Once again, I present last week’s haul this week:
- Aquaman: Sword of Atlantis #51, by Tad Williams, Shawn McManus & Waldon Wong (DC)
- The Brave and the Bold #3, by Mark Waid, George Pérez & Bob Wiacek (DC)
- Ex Machina #27, by Brian K. Vaughan, Tony Harris & Jim Clark (DC/Wildstorm)
- World War III one-shots #1-4 (DC)
- 52 #50 of 52 (DC)
- Justice League of America #8, by Brad Meltzer, Shane Davis & Matt Banning (DC)
- Invincible Ultimate Collection vol 2 HC, by Robert Kirkman & Ryan Ottley (Image)
- Evil Inc. Annual Report vol 2 TPB, by Brad J. Guigar (Lulu Press)
- Hero by Night #2, by D.J. Coffman & Jason Embury (Platinum Studios)
Aquaman is a little better this month than last. I still don’t think McManus’ efforts here are as strong as in days past, but they’re better; maybe he was stretched doing a double-sized issue. Maybe inker Wong is having a strong influence. I dunno.
The Brave and the Bold: Best superhero comic on the market? Maaaaybe.
Ex Machina is definitely picking up. I’m genuinely looking forward to what comes out of the current story.
52 this week is “World War III”, where Black Adam goes to war against the world and its heroes (and villains), and does a terrific amount of damage in the process. It’s not bad. That said, the four spin-off specials are not essential. DC claims they published them because the story of World War III was too big to fit into one issue of 52, and they could cover more characters and provide more context with the extra space. It’s all horse-hockey of course, but I got suckered in anyway. If you do decide to pick up the set, I suggest reading the specials before the actual issue of 52.
Has there been, in recent memory, a more cynically packaged (even “marketed” seems too kind a term) comic than the current Justice League of America series? Meltzer is another in DC’s stable of “hot” writers (who all seem interchangeable to me), the covers are provided by “hot” artist Michael Turner (the anatomical deficiencies in whose art could fill a while entry), and the series took half a dozen issues just to introduce the new team. The artwork of Shane Davis (whom I’ve never heard of before) is out of the Jim Lee/Image Comics school of pencilling, with muscular figures, generic backgrounds, and lots and lots of crosshatching. Overall, a decidedly mediocre combination.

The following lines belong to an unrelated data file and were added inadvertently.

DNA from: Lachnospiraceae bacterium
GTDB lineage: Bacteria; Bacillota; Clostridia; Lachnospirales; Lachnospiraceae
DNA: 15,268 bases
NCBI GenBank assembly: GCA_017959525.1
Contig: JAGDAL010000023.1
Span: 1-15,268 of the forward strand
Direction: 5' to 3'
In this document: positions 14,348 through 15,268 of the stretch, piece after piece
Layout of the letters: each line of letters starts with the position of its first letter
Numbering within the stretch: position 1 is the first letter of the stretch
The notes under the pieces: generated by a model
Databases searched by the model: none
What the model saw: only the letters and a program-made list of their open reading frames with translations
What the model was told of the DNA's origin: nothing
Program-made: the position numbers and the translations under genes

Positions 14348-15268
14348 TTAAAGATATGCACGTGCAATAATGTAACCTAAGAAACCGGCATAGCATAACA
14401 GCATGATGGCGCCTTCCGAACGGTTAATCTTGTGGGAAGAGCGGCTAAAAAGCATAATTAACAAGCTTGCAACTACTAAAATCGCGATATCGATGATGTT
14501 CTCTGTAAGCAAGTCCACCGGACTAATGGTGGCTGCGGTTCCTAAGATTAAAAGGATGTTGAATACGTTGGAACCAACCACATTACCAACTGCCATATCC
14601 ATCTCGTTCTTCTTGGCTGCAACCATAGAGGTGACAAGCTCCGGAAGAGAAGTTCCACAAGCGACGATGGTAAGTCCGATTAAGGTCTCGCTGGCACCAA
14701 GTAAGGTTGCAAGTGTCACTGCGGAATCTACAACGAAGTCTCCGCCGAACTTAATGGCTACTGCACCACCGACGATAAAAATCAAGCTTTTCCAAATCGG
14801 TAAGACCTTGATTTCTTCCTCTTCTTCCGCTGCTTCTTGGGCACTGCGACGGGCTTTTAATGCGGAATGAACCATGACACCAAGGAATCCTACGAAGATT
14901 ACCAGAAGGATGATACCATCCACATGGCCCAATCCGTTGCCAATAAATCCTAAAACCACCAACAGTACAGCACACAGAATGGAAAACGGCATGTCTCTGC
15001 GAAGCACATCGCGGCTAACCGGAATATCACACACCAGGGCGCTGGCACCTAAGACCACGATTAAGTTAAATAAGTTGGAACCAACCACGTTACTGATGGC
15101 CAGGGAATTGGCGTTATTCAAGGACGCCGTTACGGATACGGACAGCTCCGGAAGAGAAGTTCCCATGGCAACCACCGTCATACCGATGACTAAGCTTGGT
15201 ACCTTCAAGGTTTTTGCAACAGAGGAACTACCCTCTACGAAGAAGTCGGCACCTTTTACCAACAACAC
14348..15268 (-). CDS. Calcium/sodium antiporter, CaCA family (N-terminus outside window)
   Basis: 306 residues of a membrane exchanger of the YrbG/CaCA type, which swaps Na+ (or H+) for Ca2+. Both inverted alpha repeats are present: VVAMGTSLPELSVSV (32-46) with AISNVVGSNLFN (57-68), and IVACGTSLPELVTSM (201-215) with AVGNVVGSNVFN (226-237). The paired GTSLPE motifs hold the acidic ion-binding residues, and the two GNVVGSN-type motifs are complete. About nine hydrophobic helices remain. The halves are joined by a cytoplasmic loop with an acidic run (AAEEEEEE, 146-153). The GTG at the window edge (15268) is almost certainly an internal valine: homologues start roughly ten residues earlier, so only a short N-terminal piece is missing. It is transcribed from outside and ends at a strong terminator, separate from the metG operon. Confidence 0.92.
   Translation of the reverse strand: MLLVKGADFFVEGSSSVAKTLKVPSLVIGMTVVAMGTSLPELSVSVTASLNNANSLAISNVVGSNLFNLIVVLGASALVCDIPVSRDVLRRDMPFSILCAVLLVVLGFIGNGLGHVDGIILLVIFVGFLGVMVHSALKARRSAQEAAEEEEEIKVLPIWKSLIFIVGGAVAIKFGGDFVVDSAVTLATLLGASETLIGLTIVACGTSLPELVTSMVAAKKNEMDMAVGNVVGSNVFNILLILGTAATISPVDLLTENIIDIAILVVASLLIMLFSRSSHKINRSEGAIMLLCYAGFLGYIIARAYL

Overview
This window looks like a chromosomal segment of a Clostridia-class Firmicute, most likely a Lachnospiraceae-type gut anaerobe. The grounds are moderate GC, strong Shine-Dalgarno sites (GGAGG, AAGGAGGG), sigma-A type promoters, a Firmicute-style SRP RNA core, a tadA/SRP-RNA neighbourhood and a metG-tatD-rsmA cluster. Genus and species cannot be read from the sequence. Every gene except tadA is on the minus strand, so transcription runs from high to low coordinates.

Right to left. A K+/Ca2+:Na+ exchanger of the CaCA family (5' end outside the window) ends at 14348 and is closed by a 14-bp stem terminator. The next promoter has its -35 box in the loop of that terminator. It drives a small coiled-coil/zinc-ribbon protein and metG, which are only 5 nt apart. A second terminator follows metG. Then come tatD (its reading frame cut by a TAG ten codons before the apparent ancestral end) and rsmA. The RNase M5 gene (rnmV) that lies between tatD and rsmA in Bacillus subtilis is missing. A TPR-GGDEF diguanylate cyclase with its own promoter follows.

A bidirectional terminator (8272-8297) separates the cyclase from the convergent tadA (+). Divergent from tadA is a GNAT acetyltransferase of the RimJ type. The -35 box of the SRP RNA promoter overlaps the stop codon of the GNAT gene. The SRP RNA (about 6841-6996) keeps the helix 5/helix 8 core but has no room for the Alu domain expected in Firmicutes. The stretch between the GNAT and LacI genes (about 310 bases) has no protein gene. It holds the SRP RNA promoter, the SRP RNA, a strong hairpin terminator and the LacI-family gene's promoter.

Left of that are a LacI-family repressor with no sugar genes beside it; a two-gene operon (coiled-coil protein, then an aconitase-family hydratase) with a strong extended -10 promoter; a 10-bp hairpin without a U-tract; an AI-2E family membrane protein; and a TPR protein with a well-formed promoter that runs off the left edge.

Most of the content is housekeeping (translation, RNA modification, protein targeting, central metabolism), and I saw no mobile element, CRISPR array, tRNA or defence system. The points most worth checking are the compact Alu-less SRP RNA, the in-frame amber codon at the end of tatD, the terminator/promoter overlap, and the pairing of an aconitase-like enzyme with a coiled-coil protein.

That said, this issue is the first part of a crossover story with Justice Society of America (also not a very good comic, but at least an earnest one), which will also feature the Legion of Super-Heroes. Since the character of Starman is one of the best features of JSA, and I’m perhaps overly optimistic that a Legion/time travel story could be a lot of fun, I’m going to give it a read. The first installment suggests that Starman and Karate Kid are time-lost heroes who are part of a contingent sent back to the 20th century on some mysterious mission, and who have lost their memories. Since the story is called “The Lightning Saga”, my guess is that Lightning Lad/Lightning Lass/Lightning Lord (and maybe the Legion of Super-Villains) will figure in it, as well. Especially since this first chapter seems to be titled “Lightning Lad” (in Interlac).
(Incidentally, the idea that Batman could take down Karate Kid is fairly laughable, but that’s the conceit that DC’s built up around Bats these days.)
The second volume of Invincible seems like the almost-obligatory resting-up-from-the-first-volume/laying-the-seeds-for-the-third-volume collection. It’s still fun, but nothing like the first volume. Kirkman’s attention to the supporting cast and the increasing number of details of their lives is enjoyable, but I hope there’s a big bang in the third volume to deliver the payoff.